2012 NBA All-Star recap
WEST 152, EAST 149, At Amway Center (Orlando, Fla.)
MVP: Kevin Durant
It began innocuously enough, Miami’s LeBron James subbing back in with seven minutes left in what had been a typical NBA All-Star Game (electric in spurts, snoozy for stretches). The East team trailed by 15, much as it had by double digits all night, so it wasn’t clear if Chicago coach Tom Thibodeau really was sending James in with legitimate comeback aspirations or maybe to run up mileage on the best player on the Bulls’ biggest rival.
Eighty-five seconds later, though, the East had closed to within 138-130. Then to six with, hey, more than four minutes left. Three with three. Then one with a whole 1:44 to go, courtesy of Deron Williams’ steal and layup on an East inbounds that made it 148-147.
But the West was able to save the victory with a deserving MVP (Kevin Durant), a frustrated James and the sense that this really had been a sports competition rather than a showy, channel-flipper’s alternative to the Oscars.
By the final minutes, that honor was going to be either/or: Either Durant if the West held on to win, or James if his spark off the bench late managed to get the East all the way back. Of course, with the drama squeezed into the final minutes of the fourth quarter — let’s repeat, the fourth quarter — the scrutiny on James’ performance and decisions at the end was extreme.
The Heat star did have the ball in his hands three times near the very end with a chance to win or tie — and three times he passed it. The first went to Williams, the East within 151-149, but his 3-pointer from the wing clanged off with 8.9 seconds left. Williams got the rebound back to James, who tried to pass crosscourt right to left — and had it plucked by the West’s Blake Griffin. Kobe Bryant — who scored 27 points to push his career All-Star total (271) past Michael Jordan (262) for No. 1 on the all-time list — barked at James after that gaffe. The Miami star admitted he hesitated on the pass just an instant, resulting in the turnover.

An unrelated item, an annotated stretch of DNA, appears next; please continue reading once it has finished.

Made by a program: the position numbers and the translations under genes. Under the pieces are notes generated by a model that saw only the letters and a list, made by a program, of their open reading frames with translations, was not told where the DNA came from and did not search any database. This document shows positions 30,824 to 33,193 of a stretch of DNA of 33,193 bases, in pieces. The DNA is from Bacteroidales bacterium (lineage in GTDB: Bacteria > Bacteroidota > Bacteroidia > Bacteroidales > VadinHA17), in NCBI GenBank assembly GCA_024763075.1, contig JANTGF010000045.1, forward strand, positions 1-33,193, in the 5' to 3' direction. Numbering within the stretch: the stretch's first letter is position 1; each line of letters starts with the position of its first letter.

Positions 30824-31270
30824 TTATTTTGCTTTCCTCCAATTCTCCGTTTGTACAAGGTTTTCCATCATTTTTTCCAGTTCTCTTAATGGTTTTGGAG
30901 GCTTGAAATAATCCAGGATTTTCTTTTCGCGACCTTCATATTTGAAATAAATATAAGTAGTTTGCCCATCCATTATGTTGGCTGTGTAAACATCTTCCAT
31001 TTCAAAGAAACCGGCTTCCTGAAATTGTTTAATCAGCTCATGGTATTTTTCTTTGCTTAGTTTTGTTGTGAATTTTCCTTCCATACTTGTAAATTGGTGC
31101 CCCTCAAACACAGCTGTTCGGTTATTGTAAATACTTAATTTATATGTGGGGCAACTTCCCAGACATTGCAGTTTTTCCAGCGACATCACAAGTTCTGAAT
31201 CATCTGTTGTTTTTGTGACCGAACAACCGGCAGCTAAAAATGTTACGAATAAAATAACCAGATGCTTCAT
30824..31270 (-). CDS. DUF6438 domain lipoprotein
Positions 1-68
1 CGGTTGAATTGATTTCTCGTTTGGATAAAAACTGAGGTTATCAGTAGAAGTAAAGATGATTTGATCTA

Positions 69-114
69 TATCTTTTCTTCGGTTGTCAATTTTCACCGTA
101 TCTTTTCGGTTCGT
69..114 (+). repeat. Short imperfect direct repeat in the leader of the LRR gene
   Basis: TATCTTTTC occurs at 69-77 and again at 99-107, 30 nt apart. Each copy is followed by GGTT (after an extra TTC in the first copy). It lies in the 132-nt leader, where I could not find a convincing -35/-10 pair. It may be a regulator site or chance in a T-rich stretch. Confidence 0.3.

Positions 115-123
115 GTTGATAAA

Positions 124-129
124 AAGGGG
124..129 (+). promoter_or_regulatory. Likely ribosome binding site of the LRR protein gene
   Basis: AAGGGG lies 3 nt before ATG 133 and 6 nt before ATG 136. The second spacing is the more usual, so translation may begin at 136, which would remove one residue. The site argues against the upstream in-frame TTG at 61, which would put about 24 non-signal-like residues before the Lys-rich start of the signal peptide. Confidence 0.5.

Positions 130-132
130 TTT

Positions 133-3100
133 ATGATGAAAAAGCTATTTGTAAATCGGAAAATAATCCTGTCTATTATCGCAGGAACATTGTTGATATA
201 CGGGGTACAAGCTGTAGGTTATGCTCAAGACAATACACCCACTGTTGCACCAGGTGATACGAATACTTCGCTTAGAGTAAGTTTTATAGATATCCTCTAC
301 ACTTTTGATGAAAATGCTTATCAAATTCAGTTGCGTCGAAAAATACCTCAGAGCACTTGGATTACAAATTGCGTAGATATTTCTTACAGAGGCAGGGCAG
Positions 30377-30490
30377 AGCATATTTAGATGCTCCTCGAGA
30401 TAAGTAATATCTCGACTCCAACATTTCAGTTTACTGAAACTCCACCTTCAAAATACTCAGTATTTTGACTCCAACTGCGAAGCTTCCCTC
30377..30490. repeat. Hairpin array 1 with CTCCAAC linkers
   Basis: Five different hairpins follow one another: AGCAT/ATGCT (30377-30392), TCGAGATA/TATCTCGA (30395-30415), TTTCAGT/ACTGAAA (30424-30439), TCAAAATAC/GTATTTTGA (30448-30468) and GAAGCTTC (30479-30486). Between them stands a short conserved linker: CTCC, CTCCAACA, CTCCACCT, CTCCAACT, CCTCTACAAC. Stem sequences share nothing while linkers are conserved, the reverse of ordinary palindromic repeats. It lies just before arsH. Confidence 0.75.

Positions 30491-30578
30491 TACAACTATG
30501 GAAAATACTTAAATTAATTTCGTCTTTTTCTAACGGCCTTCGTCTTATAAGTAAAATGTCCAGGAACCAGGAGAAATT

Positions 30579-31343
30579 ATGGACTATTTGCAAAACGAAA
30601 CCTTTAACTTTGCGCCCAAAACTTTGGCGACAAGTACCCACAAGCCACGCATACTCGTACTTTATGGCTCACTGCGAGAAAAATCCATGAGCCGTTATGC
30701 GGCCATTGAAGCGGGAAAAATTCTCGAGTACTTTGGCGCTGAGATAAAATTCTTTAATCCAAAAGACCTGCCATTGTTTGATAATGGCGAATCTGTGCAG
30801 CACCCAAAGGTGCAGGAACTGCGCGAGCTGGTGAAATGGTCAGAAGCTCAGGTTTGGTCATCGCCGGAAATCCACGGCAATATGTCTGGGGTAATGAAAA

Durant had 21 points by halftime as the West set an All-Star record with its 88 first-half points. The teams’ 157 to that point also was a record, and the 301 combined points by the end fell two shy of the mark set (in overtime) in 1987. The East’s 14 field goals from beyond the arc was another record.
Wade finished with a triple-double (24 points, 10 rebounds, 10 assists), becoming the third player to post one in an All-Star Game — and the third to not win the MVP for his effort (like Michael Jordan in 1997 and James last year). Wade also bumped up the intensity Sunday early in the third quarter with a hard foul on Bryant, bloodying the Lakers star’s nose.
All-Star Game rosters
Carmelo Anthony (New York Knicks)
LeBron James (Miami Heat)
Derrick Rose (Chicago Bulls)
Dwyane Wade (Miami Heat)
Dwight Howard (Orlando Magic)
Chris Bosh (Miami Heat)
Luol Deng (Chicago Bulls)
Roy Hibbert (Indiana Pacers)
Andre Iguodala (Philadelphia 76ers)
Joe Johnson (Atlanta Hawks)
Paul Pierce (Boston Celtics)
Rajon Rondo (Boston Celtics)
Deron Williams (New Jersey Nets)
Coach: Tom Thibodeau (Chicago Bulls)
Kevin Durant (Oklahoma City Thunder)
Blake Griffin (L.A. Clippers)
Kobe Bryant (L.A. Lakers)
Chris Paul (L.A. Clippers)
Andrew Bynum (L.A. Lakers)
LaMarcus Aldridge (Portland Trail Blazers)
Marc Gasol (Memphis Grizzlies)
Kevin Love (Minnesota Timberwolves)
Steve Nash (Phoenix Suns)
Dirk Nowitzki (Dallas Mavericks)
Tony Parker (San Antonio Spurs)
Russell Westbrook (Oklahoma City Thunder)
Coach: Scott Brooks (Oklahoma City Thunder)
All-Star Weekend Wrap
Slam Dunk Contest: Jeremy Evans, Utah Jazz
3-point Contest: Kevin Love, Minnesota Timberwolves
Rising Stars Challenge: Team Chuck 146, Team Shaq 133
Rising Stars MVP: Kyrie Irving, Cleveland Cavaliers (34 points, 9 assists)